A red giant is a star that has exhausted the primary supply of hydrogen fuel at its core. An average-sized star like our Sun will spend the final 10 percent of its life as a red giant. In this phase, a star's surface temperature drops to between 3,140 and 6,741°F (1,727 and 3,727°C) and its diameter expands to 10 to 1,000 times that of the Sun. The star takes on a reddish color, which is what gives it its name.
With no hydrogen left at the core of a star to fuel the nuclear reaction that keeps it burning, the core begins to contract. The core's contracting releases gravitational energy into the surrounding regions of the star, causing it to expand. Consequently, the outer layers cool down and the color of the star (which is a function of temperature) becomes red. The star may slowly shrink and expand more than once as it evolves into a red giant.
Words to Know
Black hole: Remains of a massive star that has burned out its nuclear fuel and collapsed under tremendous gravitational force into a single point of infinite mass and gravity.
Fusion: Combining of nuclei of two or more lighter elements into one nucleus of a heavier element; the process stars use to produce energy to support themselves against their own gravity.
Nebula: A cloud of interstellar dust and gas.
Neutron star: Extremely dense, compact, neutron-filled remains of a star following a supernova.
Variable star: Star that varies in brightness over periods of time ranging from hours to years.
White dwarf: Cooling, shrunken core remaining after a medium-sized star ceases to burn.
This change marks the start of a dynamic process in which the star develops into a variable star. It becomes alternately brighter and dimmer, generally spending about one year in each phase. The star continues in a variable state until it completely runs out of fuel.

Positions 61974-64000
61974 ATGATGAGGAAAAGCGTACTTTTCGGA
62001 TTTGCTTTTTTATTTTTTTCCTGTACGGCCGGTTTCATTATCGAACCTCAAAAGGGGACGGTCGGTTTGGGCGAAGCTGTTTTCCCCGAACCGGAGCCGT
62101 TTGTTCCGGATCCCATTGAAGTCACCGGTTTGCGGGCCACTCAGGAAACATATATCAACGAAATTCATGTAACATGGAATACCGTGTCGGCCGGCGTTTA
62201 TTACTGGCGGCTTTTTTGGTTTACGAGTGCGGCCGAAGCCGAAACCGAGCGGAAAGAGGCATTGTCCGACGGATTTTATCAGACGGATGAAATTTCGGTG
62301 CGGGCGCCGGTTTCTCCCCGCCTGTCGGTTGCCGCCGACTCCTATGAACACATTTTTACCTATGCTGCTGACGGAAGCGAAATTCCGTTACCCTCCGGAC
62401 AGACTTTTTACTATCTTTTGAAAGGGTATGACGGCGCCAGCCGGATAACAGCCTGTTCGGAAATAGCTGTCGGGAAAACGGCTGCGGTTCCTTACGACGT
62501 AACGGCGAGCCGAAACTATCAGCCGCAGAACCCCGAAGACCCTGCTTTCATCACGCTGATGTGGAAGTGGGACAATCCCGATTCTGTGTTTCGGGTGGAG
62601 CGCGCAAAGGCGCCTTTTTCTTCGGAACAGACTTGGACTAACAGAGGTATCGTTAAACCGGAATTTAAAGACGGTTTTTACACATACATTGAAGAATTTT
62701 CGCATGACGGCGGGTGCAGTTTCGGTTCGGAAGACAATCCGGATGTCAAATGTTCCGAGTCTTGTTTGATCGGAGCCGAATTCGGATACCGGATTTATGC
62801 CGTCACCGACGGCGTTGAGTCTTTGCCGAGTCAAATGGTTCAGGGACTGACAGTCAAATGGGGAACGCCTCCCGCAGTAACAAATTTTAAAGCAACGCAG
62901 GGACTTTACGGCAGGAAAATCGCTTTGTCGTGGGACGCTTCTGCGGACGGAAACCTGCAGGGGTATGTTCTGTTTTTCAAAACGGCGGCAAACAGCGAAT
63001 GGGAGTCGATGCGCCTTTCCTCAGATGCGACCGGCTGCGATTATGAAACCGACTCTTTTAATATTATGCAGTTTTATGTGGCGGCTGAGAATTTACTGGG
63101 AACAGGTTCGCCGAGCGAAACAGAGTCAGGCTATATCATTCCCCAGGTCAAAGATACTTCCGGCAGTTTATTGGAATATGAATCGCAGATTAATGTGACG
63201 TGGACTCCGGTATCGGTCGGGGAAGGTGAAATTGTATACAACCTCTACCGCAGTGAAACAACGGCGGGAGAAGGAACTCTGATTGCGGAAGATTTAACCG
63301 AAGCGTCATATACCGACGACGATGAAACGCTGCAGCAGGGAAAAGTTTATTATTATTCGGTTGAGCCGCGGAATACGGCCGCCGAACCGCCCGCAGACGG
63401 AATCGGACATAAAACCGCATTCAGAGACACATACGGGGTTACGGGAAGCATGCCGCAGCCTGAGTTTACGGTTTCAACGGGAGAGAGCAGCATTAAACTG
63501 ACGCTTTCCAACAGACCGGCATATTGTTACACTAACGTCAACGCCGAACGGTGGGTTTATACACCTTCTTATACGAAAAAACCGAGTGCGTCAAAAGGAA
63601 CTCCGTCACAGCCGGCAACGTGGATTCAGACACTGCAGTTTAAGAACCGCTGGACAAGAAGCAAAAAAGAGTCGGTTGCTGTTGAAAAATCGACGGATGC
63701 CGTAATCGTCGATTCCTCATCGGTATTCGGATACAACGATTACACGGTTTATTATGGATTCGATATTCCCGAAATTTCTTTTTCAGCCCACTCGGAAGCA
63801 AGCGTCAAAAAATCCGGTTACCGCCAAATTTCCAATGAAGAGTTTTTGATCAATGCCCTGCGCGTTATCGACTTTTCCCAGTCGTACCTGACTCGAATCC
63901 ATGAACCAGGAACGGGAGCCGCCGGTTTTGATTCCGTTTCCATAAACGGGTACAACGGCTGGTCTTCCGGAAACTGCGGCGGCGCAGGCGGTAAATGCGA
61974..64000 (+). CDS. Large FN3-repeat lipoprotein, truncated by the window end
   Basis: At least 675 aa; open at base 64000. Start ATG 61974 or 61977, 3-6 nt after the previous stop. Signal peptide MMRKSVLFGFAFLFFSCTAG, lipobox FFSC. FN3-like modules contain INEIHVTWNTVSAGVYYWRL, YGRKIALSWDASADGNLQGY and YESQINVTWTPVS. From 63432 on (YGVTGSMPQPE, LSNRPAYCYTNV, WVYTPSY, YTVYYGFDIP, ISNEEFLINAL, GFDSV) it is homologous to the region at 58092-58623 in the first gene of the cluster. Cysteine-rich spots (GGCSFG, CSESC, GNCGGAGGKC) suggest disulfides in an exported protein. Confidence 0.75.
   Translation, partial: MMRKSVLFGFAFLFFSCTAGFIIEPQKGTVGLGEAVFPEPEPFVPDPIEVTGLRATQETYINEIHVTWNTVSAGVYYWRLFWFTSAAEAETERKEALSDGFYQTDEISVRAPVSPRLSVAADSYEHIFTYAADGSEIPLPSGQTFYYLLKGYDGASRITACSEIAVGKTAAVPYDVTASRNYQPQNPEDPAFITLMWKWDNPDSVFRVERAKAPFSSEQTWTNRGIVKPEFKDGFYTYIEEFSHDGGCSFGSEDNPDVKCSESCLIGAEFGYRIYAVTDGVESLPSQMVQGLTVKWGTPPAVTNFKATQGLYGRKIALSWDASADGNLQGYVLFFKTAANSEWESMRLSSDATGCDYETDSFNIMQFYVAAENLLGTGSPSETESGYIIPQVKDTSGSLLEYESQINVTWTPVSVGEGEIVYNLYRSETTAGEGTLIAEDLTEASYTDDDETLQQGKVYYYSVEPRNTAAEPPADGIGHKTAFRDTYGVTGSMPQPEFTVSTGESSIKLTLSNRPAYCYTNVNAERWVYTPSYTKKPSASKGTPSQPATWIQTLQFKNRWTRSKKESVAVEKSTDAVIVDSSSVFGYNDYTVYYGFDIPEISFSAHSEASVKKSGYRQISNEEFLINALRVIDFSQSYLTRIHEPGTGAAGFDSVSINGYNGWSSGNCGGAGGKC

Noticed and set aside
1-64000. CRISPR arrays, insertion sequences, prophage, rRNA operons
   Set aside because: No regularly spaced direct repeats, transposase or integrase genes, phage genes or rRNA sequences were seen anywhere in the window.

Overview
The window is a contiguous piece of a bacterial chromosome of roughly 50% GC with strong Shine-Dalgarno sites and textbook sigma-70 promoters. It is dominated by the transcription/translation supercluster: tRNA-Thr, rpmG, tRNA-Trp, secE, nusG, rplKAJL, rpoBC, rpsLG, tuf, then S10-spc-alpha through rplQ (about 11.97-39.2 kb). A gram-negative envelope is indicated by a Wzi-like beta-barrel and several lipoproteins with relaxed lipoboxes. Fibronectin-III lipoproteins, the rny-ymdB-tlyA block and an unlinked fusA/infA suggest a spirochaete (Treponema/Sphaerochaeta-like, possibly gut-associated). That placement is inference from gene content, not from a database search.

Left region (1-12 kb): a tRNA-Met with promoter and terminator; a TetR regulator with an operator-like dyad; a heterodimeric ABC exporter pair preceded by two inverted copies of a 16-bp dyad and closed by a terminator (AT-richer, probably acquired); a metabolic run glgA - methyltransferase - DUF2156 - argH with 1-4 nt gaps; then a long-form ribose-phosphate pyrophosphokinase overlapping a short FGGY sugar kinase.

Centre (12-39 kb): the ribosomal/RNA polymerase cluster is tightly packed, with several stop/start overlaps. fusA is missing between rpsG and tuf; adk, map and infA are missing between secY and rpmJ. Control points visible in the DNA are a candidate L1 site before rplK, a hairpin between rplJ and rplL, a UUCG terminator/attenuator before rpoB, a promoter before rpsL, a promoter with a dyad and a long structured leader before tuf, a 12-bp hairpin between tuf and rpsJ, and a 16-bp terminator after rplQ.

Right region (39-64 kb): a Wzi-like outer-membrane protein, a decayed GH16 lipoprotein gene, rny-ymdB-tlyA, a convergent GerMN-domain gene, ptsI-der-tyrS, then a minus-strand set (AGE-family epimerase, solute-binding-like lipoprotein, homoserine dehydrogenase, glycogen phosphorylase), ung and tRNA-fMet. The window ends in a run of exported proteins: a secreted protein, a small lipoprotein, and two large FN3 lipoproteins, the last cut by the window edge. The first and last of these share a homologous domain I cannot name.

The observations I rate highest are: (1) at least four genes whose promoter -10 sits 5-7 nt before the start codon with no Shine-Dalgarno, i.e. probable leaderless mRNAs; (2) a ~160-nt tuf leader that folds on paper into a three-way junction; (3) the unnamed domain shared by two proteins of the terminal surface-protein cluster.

While the star is in a puffed-up state, helium continues to accumulate at its core. Since the helium initially is not hot enough to undergo fusion (the process by which two atoms combine, releasing a vast amount of energy), it becomes denser and denser. Finally, pressure alone forces the atoms to fuse, forming carbon and oxygen. At the same time, the core shrinks and the star becomes bluer and smaller.
Using helium as a fuel, the star's core continues to burn normally for a while, although the star shines less brightly than it did in its expanded state. At the same time, any remaining hydrogen in regions farther out from the core fuse into helium. The core becomes so hot that it may pulsate (vary in brightness). This stage does not last long, however, since the helium burns quickly.
As the helium runs out, the star again puffs up—this time to about 500 times the size of the Sun, with about 5,000 times the brightness of the Sun. Buried deep inside the star's unstable atmosphere is a hot core about the size of Earth, but with 60 percent of the Sun's mass. As a final act, the atmosphere dislodges from the core and floats off as a planetary nebula (cloud). The glowing core, called a white dwarf, is left to cool for eternity.
More massive stars exit the red giant stage with a bang, transformed by a supernova (explosion) into a neutron star (dense, neutron-filled remains of a star) or a black hole (a single point of infinite mass and gravity).
[See also Star; White dwarf ]